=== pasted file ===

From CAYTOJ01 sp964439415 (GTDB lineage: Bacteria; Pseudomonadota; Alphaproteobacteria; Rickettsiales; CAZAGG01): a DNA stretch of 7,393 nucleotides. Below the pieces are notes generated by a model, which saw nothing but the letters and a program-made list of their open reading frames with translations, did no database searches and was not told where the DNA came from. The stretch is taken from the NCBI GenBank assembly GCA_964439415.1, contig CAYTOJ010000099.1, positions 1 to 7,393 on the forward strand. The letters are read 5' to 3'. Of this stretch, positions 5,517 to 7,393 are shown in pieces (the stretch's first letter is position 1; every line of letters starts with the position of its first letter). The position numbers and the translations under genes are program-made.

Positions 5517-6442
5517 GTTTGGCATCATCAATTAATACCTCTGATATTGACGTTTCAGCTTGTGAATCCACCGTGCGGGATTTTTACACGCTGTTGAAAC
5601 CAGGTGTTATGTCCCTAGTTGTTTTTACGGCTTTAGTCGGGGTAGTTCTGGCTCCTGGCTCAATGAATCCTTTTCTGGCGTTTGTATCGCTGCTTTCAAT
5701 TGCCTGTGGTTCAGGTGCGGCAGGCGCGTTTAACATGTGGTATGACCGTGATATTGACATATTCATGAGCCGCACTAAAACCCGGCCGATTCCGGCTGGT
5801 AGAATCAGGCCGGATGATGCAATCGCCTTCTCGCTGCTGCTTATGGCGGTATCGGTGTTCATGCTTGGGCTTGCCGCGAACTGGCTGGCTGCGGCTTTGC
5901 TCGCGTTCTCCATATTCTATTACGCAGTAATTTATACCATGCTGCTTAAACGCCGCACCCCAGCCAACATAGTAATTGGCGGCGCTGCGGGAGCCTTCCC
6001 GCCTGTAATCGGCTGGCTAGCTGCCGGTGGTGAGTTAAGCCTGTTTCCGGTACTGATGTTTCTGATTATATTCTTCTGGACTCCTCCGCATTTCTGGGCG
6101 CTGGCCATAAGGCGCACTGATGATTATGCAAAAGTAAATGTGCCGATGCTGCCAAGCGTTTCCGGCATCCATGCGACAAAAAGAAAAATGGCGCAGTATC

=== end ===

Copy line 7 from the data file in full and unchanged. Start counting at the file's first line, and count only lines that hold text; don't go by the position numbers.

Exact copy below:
5901 TCGCGTTCTCCATATTCTATTACGCAGTAATTTATACCATGCTGCTTAAACGCCGCACCCCAGCCAACATAGTAATTGGCGGCGCTGCGGGAGCCTTCCC